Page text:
1. People who have past speaking experience - you have to personally have seen them, or have a strong reference from someone who has seen, a particular speaker.

2. They need to have something compelling to share - from business insight to architecture to futurists and of course design. Complementary disciplines always add to the experience.

3. They need to be reliable and dependable in thier commitment to the conference dates. And we need to be able to contact them...

Whenever we ignore the basics, we risk the quality of the content or the delivery. If anyone has some kick ass speakers from any discipline to throw in the ring, please jump in and help shape future content. If there are things that aren’t working that is helpful as well.

Who would love/hate to see? Let ’em rip.

On Apr.07.2005 at 12:46 PM
Don Julio’s comment is:

We known we could've gotten Todd Tilford and just said it was a typo.

Speaking of typos - meant to say: Had we known...

On Apr.07.2005 at 12:57 PM
Josh Higgins’s comment is:

i will have to agree with previous comments that the exchange with others during breaks is very rewarding. the intimacy of the conference also lends itself to interaction with the speakers that larger conferences lack.

thank you to AIGA san diego for another shot in the arm of inspiration.

looking forward to Y11

On Apr.07.2005 at 01:46 PM
Chris Rugen’s comment is:

Armin, I just watched the video. It's great. I can't think of a better way to say it, except maybe it was just a pleasure to watch at the end of the workday. (It also makes me twice as glad I'm starting work in NYC.)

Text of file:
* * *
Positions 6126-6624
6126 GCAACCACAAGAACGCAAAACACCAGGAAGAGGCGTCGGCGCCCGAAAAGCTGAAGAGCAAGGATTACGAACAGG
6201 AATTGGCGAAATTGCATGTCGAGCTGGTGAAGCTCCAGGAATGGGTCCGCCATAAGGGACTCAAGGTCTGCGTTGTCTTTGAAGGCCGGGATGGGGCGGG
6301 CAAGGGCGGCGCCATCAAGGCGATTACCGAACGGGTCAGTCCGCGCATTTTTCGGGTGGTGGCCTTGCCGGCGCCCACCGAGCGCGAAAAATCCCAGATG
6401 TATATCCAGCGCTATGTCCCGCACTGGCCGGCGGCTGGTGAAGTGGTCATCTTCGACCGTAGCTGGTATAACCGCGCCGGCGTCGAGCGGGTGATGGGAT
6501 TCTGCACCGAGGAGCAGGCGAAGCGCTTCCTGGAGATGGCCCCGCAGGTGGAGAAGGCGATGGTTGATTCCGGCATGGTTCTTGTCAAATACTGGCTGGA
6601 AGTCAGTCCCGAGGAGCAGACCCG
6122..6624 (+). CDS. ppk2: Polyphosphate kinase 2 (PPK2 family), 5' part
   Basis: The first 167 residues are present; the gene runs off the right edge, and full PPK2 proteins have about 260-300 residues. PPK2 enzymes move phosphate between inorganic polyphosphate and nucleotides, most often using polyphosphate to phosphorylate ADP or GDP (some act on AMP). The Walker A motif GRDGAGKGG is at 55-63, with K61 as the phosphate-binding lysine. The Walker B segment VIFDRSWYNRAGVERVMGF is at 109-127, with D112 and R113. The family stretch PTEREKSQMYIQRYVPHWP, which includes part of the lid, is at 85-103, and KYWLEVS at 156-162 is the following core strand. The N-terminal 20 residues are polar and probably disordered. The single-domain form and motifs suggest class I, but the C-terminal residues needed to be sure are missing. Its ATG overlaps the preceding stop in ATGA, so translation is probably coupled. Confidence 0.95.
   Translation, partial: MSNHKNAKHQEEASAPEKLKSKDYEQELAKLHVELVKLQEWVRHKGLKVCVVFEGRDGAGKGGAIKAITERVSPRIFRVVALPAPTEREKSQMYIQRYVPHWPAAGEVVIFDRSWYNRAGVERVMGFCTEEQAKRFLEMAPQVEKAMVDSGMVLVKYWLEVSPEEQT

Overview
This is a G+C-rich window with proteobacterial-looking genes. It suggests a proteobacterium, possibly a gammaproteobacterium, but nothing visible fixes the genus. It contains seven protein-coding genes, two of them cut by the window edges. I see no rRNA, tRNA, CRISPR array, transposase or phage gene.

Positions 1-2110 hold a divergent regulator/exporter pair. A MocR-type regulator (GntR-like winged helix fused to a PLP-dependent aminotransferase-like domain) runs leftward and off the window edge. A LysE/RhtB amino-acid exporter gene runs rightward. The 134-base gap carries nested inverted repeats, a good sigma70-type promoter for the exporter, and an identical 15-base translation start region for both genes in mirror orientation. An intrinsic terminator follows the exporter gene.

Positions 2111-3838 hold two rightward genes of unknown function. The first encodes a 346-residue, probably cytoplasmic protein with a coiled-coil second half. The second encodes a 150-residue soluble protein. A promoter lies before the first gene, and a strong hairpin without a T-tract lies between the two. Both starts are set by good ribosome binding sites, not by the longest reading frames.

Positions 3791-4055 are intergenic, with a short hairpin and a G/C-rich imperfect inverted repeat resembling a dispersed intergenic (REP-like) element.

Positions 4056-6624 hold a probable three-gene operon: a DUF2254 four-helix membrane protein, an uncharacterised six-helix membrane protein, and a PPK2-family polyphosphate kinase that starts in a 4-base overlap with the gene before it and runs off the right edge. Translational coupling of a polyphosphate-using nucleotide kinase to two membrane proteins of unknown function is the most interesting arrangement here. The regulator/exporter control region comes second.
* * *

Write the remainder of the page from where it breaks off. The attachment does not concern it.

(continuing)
On Apr.07.2005 at 05:05 PM
Bryony’s comment is:

Any conference that manages to surprise you has a few points on their side. It may be one speaker in particular, or the whole group together that makes it for you. On the other hand, the speakers might not play a role at all, and the great experience is centered on the people you meet and those you interact with (case where the venue was really exceptional this time).

We all have expectations on our way in, and big discussions on our way out. This leads me to ask:

What do you look for in a conference?

What makes you want to attend any one in particular?

On Apr.08.2005 at 10:29 AM
freelix’s comment is:

I found Gaby Brink's work of high quality.

A quick glance to their website will show you who is actually responsible for most of their identity designs. Paul Howalt and I thank you!

Classifying Rick Valicenti as a "not so good" designer strikes me as hubris

Can I throw in a David Carson and perhaps a Margo Chase too or am I too late? Look, if trendy design is your bag, great. I love the hell outta Rick the person and provocatuer, just wouldnt hire him to design anything. Call it hubris or call it truth.

What do you look for in a conference?

people who arent speakers, forced to stand out. take native san diegan gerald bustamante for example. I saw him speak in Dallas for his 1st time. He was totally inspiring. now, you take seymour chwast. we've all seen this guy speak. he is a regular.

I've seen him 3 times. why? i have no idea.

What makes you want to attend any one in particular?

Milton Glaser. Plop Milton onto your stage and you might get some genuine insight. Also, Carrot Top is a genius.

On Apr.08.2005 at 11:09 AM
Don Julio’s comment is:

Uncle Milty

will be making a rare AIGA Los Angeles appearance next Thursday at Art Center.